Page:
against a horse

in clouds

not the profile
of a fact
not the alphabet
of nightsticks
not the religion
of a chain
not the hero
on his belly

on a ferry
of ideas

middle passage
wearing blues
& Bird’s

not entire
in its epic
the Basquiat
of resurrection

not the knees
shining with
dream & flower

not the b-boys
in the shadow
of a basketball
their tearscrowned in sweat
nets of stars

holding hoops
& noose & 

faces, erasure

& it’s not-

an indefinite frame
of context
in black&face

where the form
is fastened
like a slave
to its own

not entirely
or entirely


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By Ernesto Mercer

Dear _______ ,

          this DJ’s spinning

records pressed in Guinee,

the underwater island  

as we say in Kreyol.

Here the Sun’s visible in all 4

moments. Upon reaching

the archipelago

I promise             mixtapes                      



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Bone Root Memory
After 30 Americans

By Bettina Judd

Line without
curve or ending
Jump up
shoot to shake
like beauty don’t
exist for any one of us
Soot, coal on muted
brilliant lives
Unravel, crawl
toward texture

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Ars Poetica


Some days, we don
’t know what makes us move as we
do, sometimes landing, sometimes hovering o
ver a thought we have no doubt passed by before. It is li
ke that time we passed through Union Square and found it abu
zz with the characters we knew we’d meet: the megastores and delis,
the skaters doing stunts and their bruise-free poser friends. It was dusk a
nd just as it was the day before: discreet corporate studios and homeless she
lter activists, the yuppies with their strollers, who couldn’t look them in the eyes.
There’s nothing new here, we thought, passing through that mall of the familiar. Th
ere was that vendor who never will come down on her dangly, silver earrings. A cart w
ith roasted peanuts. The incense man with bottled oils. A small boy with a toy car on a b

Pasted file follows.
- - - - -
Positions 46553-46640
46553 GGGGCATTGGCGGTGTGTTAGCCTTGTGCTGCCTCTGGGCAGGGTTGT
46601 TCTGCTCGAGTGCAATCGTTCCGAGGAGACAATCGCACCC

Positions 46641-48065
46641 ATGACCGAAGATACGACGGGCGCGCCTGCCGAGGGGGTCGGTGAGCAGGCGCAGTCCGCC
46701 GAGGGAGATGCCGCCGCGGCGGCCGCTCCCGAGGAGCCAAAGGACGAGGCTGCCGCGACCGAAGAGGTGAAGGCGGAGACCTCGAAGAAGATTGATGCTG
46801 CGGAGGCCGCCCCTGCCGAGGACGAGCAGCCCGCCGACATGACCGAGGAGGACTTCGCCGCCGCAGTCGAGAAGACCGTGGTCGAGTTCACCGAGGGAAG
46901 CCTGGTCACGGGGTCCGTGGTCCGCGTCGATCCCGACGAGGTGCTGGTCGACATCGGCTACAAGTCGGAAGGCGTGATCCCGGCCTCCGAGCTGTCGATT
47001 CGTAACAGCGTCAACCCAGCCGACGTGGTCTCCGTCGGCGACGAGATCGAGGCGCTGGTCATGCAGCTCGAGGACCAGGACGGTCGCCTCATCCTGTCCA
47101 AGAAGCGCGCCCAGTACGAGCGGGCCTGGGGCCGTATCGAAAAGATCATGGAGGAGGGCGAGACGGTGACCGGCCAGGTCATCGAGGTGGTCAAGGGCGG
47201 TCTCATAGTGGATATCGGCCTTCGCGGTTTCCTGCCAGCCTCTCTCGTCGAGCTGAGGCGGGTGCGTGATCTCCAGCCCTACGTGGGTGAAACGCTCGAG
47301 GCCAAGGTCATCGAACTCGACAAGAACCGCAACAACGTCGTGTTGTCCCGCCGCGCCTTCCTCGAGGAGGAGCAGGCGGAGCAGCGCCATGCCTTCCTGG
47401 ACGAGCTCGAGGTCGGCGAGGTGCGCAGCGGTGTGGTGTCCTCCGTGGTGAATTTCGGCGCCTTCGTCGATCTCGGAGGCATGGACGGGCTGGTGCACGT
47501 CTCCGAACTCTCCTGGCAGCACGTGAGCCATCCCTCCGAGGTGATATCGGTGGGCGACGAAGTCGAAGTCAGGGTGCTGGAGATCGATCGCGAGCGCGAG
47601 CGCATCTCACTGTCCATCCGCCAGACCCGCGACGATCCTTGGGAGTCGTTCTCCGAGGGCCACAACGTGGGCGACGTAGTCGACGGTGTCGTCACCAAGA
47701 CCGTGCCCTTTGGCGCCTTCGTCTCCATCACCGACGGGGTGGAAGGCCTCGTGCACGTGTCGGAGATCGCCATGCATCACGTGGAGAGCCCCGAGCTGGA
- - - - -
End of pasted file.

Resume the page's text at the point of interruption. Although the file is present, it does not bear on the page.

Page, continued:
roken cardboard box. The table for a bookstore, all those books wrapped up in plastic. A
young man in a white t-shirt who whispered at us (only once we caught his eye): Smoke?
Our first go round, we scanned it, took it in, spat it out. Nothing new, we thought,
until we thought about that boy. Who among that cast of strangers had been looking after
him? We knew we couldn’t go forth til we’d found the riddle out, but we didn’t know we’d
wait there in the dark as the sudden rain came down. We’d ask the vendors standing by a
nd every one would shake no or wave us off. We’d wait and watch no one return to pick
that boy up off the ground. We’d start to think he wasn’t there at all. Or that he was bu
t only we could see. We’d wait there in the street until we felt like villains, two stran
gers hovering over some lost child. And finally we’d ask the boy who he’d come w
ith, and he’d point towards the young man selling smoke, who’d waved us off t
o throw us off his scent. We know we’ve come here looking after small and fr
agile things, but we don’t always know what we’ve come here to see: the
scared face of the hard man who grows softer by the second, his h
ard luck and sacrifice, his preying and protection, the belief an
d pretense that nothing’s happening. We don’t know what
brings us back there when we turn around to see it,
but it is our work to witness, that is why
we open up and circle back.



Mendi Obadike

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30 Americans is organized by the Rubell Family Collection, Miami. The presenting sponsor at the Corcoran Gallery of Art is Altria Group.

Additional support has been provided by Morgan Stanley Smith Barney and the DC Commission on the Arts and Humanities, an agency supported in part by the National Endowment for the Arts.